An affiliate named John Cheshire based in London, England emailed me with his passionate position on cashback and loyalty toolbars after commenting on my post “Is Affiliate Marketing Dead“. Having been in the industry for over 12 years, he made some interesting points based on his own experience, tests and findings on toolbars and their effect on affiliates and merchants. I felt it was an important topic to share so others could better understand how this might be affecting them.
Following are the thoughts and findings of John which he wrote exclusively for SarahBundy.com.
I refer to the Shopathome (SAH) and Nectar toolbars. Affiliates should be concerned because the toolbars aim to take the commission for sales referred through other sites’ affiliate links. Merchants should be wary of the toolbars because they threaten the relationship with their affiliates and also cause a growing number of direct visits to merchants’ websites to be logged as affiliate sales for the toolbar operators.
The toolbar operators offer incentives to end users to shop via them and toolbars pay for this with usually a very small percentage of the commission they earn by being affiliated with merchants. One merchant I am affiliated with pays commission on free trial signups which give the end user $10 free music download credit. If an end user I send to this merchant has the SAH toolbar installed they will see a message saying they can get $4 cashback by signing up for a free trial through SAH. A free trial, $10 download credit and get paid $4 – sounds too good to be true. I do not know whether SAH cashback is indeed too good to be true but I have read numerous online reviews which suggest the cashback might be extremely difficult and in some cases impossible to collect.
Affiliate cookies typically work on a ‘last come first served’ basis. So if a toolbar pops up a message offering a cashback incentive to ‘click here’ the original referring affiliate becomes replaced by the toolbar operator as the referrer. This should be evident in affiliate platforms as decreasing earnings per click for a merchant because clicks that end up getting captured by a toolbar will register as non earning clicks for the original referring affiliate. The following graph shows UK National Lottery sales on the last Saturday of every month since January 2012 graphed against the earnings per click for UK National Lottery affiliates.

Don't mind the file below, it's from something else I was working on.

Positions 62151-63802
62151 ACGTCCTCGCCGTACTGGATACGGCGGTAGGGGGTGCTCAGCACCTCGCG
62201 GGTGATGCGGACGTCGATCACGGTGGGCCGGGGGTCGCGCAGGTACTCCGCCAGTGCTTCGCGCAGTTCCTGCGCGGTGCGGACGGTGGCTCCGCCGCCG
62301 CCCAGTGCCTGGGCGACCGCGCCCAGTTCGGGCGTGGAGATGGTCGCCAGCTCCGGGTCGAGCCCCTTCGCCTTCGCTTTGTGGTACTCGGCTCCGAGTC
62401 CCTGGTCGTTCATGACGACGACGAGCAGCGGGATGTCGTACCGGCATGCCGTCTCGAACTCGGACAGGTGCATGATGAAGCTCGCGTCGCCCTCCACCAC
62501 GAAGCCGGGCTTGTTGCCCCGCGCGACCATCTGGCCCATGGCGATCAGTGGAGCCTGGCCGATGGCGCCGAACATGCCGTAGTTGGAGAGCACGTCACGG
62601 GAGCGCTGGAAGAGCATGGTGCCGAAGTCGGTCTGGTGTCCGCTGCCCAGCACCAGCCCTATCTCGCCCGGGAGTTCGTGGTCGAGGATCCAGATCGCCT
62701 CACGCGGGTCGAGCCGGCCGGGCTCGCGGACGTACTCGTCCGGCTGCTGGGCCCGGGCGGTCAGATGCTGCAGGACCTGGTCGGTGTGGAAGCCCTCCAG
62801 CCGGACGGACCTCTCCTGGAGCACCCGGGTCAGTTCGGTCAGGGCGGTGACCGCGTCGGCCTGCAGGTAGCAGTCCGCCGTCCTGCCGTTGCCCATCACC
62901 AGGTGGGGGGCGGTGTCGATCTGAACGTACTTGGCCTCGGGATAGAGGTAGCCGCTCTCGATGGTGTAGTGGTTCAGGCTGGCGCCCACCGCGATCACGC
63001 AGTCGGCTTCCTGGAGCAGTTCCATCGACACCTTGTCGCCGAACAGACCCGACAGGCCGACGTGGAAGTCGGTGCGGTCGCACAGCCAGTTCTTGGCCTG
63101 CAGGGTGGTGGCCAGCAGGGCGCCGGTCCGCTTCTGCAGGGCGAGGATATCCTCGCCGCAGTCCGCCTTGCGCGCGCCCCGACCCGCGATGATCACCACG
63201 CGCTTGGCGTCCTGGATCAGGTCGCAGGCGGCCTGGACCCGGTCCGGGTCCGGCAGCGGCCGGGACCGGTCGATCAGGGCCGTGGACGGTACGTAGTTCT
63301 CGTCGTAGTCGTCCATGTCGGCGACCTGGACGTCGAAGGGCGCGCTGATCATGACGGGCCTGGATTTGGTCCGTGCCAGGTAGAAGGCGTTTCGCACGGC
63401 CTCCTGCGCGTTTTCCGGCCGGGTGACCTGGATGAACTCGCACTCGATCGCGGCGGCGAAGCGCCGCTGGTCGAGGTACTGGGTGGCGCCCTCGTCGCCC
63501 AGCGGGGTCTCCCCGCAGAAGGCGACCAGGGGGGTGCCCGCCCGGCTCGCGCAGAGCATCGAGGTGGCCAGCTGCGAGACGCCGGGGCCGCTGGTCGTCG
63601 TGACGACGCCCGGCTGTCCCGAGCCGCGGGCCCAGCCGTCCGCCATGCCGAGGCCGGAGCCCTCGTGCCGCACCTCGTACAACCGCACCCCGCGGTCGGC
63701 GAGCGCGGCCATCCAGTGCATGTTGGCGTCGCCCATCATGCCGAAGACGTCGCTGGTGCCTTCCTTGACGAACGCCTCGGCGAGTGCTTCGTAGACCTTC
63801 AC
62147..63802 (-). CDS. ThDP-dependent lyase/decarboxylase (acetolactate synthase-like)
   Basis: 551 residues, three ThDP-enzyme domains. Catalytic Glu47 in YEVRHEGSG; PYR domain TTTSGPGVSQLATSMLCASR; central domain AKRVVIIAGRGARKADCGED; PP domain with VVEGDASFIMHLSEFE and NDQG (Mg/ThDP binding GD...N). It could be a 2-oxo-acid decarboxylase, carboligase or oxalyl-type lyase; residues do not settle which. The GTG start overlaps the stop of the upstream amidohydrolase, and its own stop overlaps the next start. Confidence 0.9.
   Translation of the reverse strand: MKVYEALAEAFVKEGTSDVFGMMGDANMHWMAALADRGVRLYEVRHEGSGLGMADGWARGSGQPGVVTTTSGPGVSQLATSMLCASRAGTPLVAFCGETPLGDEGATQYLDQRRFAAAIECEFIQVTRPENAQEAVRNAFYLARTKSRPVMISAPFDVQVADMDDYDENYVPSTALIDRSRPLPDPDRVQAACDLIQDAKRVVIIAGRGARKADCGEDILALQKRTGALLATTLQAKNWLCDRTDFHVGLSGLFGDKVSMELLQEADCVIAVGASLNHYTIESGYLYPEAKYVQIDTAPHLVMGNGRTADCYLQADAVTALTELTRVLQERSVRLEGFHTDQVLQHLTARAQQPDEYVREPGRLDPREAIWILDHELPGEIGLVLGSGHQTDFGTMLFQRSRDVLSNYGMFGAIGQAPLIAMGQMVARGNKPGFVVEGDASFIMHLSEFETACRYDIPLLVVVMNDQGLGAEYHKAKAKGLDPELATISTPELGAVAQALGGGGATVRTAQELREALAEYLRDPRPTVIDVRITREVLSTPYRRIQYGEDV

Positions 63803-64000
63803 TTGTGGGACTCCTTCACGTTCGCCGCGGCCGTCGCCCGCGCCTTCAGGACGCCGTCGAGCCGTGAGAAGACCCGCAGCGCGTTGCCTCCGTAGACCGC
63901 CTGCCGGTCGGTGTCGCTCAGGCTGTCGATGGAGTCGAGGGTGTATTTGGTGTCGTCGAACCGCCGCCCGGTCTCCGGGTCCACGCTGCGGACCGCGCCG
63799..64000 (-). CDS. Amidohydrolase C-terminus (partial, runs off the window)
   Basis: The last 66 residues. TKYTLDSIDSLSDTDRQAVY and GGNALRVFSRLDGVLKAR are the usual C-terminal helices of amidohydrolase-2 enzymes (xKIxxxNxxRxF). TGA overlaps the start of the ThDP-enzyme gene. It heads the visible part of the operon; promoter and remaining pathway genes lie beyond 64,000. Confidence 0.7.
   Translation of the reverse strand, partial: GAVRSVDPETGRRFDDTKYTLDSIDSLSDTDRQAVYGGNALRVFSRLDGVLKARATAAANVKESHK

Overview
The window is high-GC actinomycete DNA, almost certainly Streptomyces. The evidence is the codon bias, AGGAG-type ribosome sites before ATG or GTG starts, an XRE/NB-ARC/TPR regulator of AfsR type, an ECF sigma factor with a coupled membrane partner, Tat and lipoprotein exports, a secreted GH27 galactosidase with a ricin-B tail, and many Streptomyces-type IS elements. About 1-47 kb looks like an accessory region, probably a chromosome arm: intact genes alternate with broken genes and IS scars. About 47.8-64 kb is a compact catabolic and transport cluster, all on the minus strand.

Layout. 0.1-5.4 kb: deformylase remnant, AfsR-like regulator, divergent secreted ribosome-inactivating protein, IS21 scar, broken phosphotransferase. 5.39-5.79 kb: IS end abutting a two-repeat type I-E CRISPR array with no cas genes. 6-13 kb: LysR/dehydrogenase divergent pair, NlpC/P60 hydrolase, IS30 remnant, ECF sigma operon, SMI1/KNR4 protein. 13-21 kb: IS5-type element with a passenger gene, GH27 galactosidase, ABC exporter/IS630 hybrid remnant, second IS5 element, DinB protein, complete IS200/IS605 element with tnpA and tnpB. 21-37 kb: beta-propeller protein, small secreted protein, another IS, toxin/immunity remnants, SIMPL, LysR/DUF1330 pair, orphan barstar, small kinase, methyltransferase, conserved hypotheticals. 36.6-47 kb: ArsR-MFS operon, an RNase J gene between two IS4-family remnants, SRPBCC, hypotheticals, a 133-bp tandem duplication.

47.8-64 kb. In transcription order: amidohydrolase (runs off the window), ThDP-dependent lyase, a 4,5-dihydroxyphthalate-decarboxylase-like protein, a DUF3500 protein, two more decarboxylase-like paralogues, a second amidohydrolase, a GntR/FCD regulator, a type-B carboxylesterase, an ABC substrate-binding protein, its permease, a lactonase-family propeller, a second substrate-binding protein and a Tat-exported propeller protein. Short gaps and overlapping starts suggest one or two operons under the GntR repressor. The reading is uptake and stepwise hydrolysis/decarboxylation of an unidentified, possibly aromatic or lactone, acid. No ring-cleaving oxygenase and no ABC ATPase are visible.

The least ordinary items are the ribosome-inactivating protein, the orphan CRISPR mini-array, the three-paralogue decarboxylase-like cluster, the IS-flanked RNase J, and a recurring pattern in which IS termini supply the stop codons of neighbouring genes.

We can see that since July 2012 sales have steadily increased while earnings per click for affiliates has steadily decreased. I have seen a very similar sharp decrease in earnings per click since July 2012 for other merchants who are part of the Nectar toolbar programme.
To be fair, Musicroom who run their own affiliate platform assured me that both Nectar and the original referring affiliate get commission on a sale.
“I’ve just spoken to our technical team and it does indeed look like we pay
out the commission twice. Once to affiliates like yourself and then again
to Nectar who are an affiliate via another platform we use. We could ‘correct’ this so it only gets paid out once but then we’d have uproar from affiliates as the money would be paid to one or the other and fairness comes into it.”
I have to applaud the fairness of the above decision and hope as an affiliate it is true. I do however have to question the business sense behind paying commission twice and ask how long senior management in a company will allow this to continue.
I have confirmed that the SAH toolbar uses cookie stuffing for one merchant I am affiliated with. Anyone who has the SAH toolbar installed will have the sheetmusicplus affiliate cookie automatically stuffed with the affiliate id of SAH when visiting the sheetmusicplus website. I have also confirmed that the cookie gets overwritten when it is stuffed so if I send referrals to sheetmusicplus my affiliate id gets replaced with the SAH id without any interaction from the end user. Does it makes sense for merchants to continue to participate in toolbar programs which employ cookie stuffing? Surely cookie stuffing has long been and should be frowned upon to such an extent that affiliates usually get dropped by merchants if they are found to be using it? Affiliate Window describe cookie stuffing as “This is a technique used to generate fraudulent publisher sales. A cookie or lots of cookies are placed on a visitor’s computer without them knowing. Subsequently when they then make a purchase the publisher is wrongly rewarded the commission.”